Florida fisheries investigators have arrested three people following a nearly three-year inquiry into alleged counterfeiting of lobster trap tags, required by law for commercial anglers to do business in the state.
Authorities say the suspected ringleader is a Palmetto Bay woman who is the registered agent of more than 50 active and inactive commercial fishing operations in Florida. She was arrested Monday in the Florida Keys on racketeering and fraud charges.
Elena P. Reyes, 67, is being held in Monroe County jail on a total bond of $892,500. Monroe County Judge Mark Wilson signed a warrant for her arrest Monday on two counts of racketeering, one count of fraud to swindle $20,000 or more and more than 30 fraud counts.
Florida Fish and Wildlife Conservation Commission investigators also arrested two men.
Michael Enrique Sanchez, 22, of Miami, is being held on a $100,000 bond on a fraud to swindle $20,000 or more.
Oscar Martin Mazorra, 54, was booked into jail on a racketeering charge and held on a $100,000 bond. Mazorra is president of MF Fishing Inc., a Weston company in which Reyes is a registered agent, according to the Florida Division of Corporations.
Lobster trap tags are required by the state to be affixed to commercial anglers’ traps. The tags themselves cost a dollar, but they are worth far more than that to fishermen.
The FWC limits tag allocations based on how many commercial lobster certificates a boat owner has. The agency allocates these certificates annually based on an angler’s reported trap usage in the preceding three-year period.
Certificates are transferable and anglers can sell them, but the market is closely watched by the FWC. The goal of the trap tag program when it was implemented in 1992 was to limit the impact of harvesting spiny lobsters in a given area. The tight regulation means there is also a black market on tags, certificates and commercial lobster licenses.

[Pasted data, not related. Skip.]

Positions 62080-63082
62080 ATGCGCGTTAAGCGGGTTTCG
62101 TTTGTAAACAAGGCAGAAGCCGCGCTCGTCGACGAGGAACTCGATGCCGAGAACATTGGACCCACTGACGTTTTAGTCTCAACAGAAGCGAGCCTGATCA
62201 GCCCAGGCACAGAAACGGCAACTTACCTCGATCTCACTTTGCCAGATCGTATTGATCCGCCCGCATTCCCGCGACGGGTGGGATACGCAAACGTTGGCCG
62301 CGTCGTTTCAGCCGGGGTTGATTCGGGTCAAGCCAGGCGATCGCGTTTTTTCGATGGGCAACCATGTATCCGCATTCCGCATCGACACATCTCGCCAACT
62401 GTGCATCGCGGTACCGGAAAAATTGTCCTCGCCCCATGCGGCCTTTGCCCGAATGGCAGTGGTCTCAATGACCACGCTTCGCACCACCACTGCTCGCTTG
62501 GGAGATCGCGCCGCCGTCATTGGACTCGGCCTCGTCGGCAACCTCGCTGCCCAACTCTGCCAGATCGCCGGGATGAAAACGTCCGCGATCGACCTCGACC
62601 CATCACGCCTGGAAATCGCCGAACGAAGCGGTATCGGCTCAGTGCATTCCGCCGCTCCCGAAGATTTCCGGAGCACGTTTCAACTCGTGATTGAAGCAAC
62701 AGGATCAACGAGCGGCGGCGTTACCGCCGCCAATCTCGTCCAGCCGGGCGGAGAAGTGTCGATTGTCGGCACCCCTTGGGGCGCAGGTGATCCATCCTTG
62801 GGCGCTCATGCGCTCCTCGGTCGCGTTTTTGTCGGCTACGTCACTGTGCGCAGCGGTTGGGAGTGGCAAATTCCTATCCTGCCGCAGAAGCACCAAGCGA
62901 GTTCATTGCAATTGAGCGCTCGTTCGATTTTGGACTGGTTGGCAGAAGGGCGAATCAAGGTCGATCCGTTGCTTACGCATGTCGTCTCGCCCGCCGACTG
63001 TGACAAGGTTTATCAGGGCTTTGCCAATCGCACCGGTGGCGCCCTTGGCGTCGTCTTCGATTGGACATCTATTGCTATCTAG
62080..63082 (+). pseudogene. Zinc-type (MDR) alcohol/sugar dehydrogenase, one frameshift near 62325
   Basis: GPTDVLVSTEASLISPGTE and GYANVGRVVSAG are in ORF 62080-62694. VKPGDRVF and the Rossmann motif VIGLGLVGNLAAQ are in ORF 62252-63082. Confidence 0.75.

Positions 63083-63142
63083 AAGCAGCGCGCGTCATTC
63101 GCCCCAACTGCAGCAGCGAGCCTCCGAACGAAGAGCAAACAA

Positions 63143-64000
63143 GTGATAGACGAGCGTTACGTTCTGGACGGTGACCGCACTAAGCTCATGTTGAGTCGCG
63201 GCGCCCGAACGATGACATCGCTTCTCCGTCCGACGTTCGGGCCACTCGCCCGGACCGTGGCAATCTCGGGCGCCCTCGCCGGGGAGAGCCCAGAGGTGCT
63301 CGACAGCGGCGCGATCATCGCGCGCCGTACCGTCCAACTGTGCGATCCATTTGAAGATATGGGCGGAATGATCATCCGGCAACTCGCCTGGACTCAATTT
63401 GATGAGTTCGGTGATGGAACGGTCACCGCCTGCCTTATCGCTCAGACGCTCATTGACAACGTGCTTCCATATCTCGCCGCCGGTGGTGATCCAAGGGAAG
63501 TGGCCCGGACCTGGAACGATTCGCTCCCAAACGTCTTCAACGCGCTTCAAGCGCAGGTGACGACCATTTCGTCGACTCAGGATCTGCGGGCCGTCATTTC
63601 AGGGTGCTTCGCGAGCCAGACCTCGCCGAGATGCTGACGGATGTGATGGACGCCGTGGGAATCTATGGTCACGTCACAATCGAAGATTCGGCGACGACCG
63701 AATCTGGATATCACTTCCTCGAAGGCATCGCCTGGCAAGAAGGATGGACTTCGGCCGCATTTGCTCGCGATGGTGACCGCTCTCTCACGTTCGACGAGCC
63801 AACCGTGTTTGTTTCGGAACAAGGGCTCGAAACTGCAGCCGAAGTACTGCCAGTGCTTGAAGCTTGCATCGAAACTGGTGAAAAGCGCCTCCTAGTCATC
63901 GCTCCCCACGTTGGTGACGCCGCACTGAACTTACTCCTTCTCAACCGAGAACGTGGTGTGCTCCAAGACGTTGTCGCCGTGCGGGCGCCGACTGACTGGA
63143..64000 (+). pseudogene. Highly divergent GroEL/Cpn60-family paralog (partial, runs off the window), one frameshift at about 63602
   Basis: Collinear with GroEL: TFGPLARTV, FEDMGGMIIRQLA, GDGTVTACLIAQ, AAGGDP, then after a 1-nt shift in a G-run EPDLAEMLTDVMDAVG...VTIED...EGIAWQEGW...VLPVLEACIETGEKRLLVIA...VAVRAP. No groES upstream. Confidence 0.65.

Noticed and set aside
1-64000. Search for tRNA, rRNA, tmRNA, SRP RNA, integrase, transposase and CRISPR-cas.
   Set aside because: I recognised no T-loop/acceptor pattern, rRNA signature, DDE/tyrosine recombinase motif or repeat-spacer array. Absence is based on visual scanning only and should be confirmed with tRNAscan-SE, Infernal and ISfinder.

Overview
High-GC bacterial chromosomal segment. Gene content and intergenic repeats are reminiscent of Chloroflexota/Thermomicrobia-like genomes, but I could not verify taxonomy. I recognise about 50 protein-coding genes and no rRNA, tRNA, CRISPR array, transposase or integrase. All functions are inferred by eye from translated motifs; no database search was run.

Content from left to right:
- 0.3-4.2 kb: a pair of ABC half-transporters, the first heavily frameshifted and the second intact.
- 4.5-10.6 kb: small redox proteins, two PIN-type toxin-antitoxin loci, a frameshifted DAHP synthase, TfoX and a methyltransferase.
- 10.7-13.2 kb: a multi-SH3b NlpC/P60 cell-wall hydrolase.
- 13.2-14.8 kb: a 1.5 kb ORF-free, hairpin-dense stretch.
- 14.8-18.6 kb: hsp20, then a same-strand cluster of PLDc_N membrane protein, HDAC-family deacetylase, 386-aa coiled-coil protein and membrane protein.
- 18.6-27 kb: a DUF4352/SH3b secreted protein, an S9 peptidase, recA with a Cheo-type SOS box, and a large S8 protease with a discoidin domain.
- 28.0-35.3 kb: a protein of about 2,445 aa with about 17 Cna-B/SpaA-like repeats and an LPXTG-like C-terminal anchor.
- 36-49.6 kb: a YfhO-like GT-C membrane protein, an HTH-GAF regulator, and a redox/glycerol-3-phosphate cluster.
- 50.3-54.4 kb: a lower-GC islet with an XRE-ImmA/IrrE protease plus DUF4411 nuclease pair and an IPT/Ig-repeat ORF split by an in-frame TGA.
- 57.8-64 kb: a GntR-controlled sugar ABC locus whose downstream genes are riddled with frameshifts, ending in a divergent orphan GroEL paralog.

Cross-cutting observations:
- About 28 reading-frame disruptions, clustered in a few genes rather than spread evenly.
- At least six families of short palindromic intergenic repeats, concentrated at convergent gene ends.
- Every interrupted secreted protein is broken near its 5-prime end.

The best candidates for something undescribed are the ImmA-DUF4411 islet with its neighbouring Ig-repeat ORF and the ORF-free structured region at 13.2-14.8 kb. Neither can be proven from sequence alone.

Fish and Wildlife investigators say Reyes, through her company Florida Marine Fisheries Consultant, Inc., conspired with some of her clients to reduce the surcharges owed to the state by transferring tag certificates and under-reporting the cost of the transaction, usually by $100 to $200, the FWC stated in a press release.
“By grossly reducing the price of the certificates, Elena Reyes saved her clients money by defrauding the state of Florida roughly $200,000,” the press release states.
The FWC began investigating Reyes in August 2016 at the conclusion of a separate case that resulted in 64 felony charges and 347 misdemeanors. A closer look at those cases led investigators to Reyes.
Investigators say she also used the personal information of at least 60 commercial anglers to help her clients who ordinarily would not qualify for a license and trap tags to illegally obtain them, according to the FWC release.
Information that Reyes, a notary public, stole from commercial anglers included the last five digits of their Social Security numbers and their saltwater commercial fishing license numbers, investigators say. The paperwork required to obtain the lobster licenses is called Crew Share Statements.
“Throughout the years, Reyes has created more than 200 falsified Crew Share Statements,” the press release reads.
The press release did not detail what role investigators say Sanchez and Mazorra played in the alleged schemes.
The Florida spiny lobster is the “No. 1 species in dockside value harvested each year” in the state’s $18 billion commercial fishing industry. There are more than 10,000 commercial lobster fishing licenses active in the state now, according to the FWC, with more looking to get into the trade legally or illegally.
“Demand from overseas markets like China have only heightened the lengths that unscrupulous individuals will go in order to take advantage of the skyrocketing demand for this product,” the FWC stated.